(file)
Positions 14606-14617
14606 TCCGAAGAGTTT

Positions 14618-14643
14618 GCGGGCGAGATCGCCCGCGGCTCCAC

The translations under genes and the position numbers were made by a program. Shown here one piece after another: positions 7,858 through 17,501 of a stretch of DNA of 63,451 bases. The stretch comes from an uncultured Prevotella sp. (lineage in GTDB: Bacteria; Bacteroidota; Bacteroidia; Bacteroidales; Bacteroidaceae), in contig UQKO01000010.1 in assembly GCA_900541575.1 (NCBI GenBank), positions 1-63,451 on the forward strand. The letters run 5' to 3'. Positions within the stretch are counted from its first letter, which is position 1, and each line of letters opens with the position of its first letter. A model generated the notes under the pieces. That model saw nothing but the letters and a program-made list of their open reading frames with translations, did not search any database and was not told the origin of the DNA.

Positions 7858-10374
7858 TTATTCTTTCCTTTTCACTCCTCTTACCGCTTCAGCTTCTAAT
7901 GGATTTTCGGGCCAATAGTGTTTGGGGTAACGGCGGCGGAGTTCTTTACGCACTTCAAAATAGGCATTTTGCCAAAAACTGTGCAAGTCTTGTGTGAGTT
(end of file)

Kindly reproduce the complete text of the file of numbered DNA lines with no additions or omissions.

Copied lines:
Positions 14606-14617
14606 TCCGAAGAGTTT

Positions 14618-14643
14618 GCGGGCGAGATCGCCCGCGGCTCCAC

The translations under genes and the position numbers were made by a program. Shown here one piece after another: positions 7,858 through 17,501 of a stretch of DNA of 63,451 bases. The stretch comes from an uncultured Prevotella sp. (lineage in GTDB: Bacteria; Bacteroidota; Bacteroidia; Bacteroidales; Bacteroidaceae), in contig UQKO01000010.1 in assembly GCA_900541575.1 (NCBI GenBank), positions 1-63,451 on the forward strand. The letters run 5' to 3'. Positions within the stretch are counted from its first letter, which is position 1, and each line of letters opens with the position of its first letter. A model generated the notes under the pieces. That model saw nothing but the letters and a program-made list of their open reading frames with translations, did not search any database and was not told the origin of the DNA.

Positions 7858-10374
7858 TTATTCTTTCCTTTTCACTCCTCTTACCGCTTCAGCTTCTAAT
7901 GGATTTTCGGGCCAATAGTGTTTGGGGTAACGGCGGCGGAGTTCTTTACGCACTTCAAAATAGGCATTTTGCCAAAAACTGTGCAAGTCTTGTGTGAGTT